NYU Langone specialists offer postsurgical care and rehabilitation programs to help you heal from surgery for a knee cartilage injury.
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Your doctor may prescribe acetaminophen or nonsteroidal anti-inflammatory drugs (NSAIDs) such as ibuprofen and naproxen, which are also available over the counter, to help manage pain after surgery. Your doctor may also recommend elevating your knee and icing it for 20 minutes, 3 to 4 times a day, to manage pain and reduce swelling after surgery. A cold therapy machine, which automatically cools your injury over a 24-hour period, is another option.
After surgery, you may need to wear a hinged knee brace and use crutches to keep weight off the knee for a length of time determined by your doctor and based on the type of surgery you had. You may also leave the hospital with a continuous passive motion machine, a device that safely moves the knee joint for you, from six to eight hours a day for up to six weeks.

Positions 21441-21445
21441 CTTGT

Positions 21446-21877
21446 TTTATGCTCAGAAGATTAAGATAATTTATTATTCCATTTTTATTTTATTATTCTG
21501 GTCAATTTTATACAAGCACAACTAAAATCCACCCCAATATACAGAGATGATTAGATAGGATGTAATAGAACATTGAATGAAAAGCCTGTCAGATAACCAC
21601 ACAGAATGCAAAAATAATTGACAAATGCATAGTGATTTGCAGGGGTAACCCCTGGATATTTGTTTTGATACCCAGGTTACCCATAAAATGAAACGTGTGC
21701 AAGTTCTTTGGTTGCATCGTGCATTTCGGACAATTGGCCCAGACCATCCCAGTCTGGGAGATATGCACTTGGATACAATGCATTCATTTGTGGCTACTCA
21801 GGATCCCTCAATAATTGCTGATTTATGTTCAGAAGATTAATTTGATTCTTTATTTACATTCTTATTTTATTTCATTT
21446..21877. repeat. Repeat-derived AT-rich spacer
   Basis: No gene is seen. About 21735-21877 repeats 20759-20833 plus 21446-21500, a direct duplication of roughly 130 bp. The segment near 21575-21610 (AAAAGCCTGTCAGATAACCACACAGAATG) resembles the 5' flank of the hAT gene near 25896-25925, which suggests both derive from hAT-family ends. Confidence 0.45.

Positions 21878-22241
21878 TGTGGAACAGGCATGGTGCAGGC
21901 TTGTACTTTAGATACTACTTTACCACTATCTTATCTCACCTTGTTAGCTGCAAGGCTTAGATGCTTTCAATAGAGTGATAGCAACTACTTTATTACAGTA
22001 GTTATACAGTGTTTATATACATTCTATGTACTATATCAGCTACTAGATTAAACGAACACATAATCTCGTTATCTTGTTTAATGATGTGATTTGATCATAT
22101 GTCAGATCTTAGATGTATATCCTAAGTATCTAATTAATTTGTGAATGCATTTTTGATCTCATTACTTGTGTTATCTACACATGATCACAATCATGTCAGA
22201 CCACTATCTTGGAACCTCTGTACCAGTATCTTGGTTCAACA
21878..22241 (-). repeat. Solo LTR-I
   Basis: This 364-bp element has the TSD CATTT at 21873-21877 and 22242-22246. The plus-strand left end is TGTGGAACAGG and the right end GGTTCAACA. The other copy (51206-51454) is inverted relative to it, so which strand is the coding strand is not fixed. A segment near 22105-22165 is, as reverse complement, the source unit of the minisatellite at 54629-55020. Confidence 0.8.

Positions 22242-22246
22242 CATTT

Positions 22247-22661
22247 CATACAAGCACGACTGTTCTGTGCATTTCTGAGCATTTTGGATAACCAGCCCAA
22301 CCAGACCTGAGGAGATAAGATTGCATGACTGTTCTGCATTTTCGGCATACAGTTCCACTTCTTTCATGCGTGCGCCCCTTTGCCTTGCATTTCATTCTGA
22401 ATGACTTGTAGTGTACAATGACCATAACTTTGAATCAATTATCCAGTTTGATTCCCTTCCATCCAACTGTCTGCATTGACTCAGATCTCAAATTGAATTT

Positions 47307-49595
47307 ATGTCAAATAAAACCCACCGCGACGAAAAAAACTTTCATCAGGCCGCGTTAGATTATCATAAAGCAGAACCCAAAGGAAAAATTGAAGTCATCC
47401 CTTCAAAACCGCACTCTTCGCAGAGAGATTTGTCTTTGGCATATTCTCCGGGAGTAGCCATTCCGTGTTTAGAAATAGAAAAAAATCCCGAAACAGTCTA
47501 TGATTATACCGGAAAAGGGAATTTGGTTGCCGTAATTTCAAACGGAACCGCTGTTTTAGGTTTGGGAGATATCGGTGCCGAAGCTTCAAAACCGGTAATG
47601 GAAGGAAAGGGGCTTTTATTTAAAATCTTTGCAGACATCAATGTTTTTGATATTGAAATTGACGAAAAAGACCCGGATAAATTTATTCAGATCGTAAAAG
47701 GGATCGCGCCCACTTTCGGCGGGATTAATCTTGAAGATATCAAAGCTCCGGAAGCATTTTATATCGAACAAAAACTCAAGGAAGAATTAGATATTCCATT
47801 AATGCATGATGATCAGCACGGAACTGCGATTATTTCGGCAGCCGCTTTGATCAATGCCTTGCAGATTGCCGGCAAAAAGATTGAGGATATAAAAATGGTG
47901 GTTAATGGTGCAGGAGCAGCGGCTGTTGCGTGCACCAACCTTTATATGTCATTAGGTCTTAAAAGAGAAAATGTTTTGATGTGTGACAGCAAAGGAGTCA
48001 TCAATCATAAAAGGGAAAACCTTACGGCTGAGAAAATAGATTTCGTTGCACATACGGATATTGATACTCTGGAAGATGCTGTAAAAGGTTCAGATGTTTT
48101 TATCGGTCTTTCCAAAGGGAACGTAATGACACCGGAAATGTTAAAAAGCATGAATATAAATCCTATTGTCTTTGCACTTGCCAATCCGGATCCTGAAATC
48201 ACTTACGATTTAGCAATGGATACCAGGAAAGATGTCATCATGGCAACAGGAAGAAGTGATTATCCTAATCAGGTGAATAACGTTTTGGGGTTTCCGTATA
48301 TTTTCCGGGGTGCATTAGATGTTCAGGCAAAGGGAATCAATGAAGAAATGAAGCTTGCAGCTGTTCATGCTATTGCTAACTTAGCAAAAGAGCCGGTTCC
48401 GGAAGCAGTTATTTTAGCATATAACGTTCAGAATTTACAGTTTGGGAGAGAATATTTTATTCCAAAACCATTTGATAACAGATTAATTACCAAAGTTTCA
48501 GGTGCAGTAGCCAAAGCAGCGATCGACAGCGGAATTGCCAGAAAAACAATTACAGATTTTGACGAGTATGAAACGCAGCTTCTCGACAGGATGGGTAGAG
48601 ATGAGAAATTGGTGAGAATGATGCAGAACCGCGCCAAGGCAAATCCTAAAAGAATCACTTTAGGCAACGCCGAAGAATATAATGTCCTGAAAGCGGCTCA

About 7 to 10 days after surgery, you visit your doctor, who checks on how well your knee is healing and removes your sutures. You may also discuss a physical therapy program, used to manage pain, reduce swelling, and improve range of motion in the joint.
Physical therapists at NYU Langone Orthopedic Center can create a tailored treatment plan to help you to return to your everyday activities and sports. Most people begin physical therapy immediately after surgery, and programs may range from 3 to 12 months based on the type of procedure you had.
Physical therapy may start with range of motion and stretching exercise to reduce stiffness, swelling, and pain in the joint. These are typically followed by weight-bearing and strengthening exercises of the leg muscles to help support the knee.
Your doctor determines when you are healthy enough to ease back into sports and more strenuous exercise. Using the most advanced equipment, specialists at NYU Langone’s Sports Performance Center can assess and refine your movements to help protect your knee from future injury.
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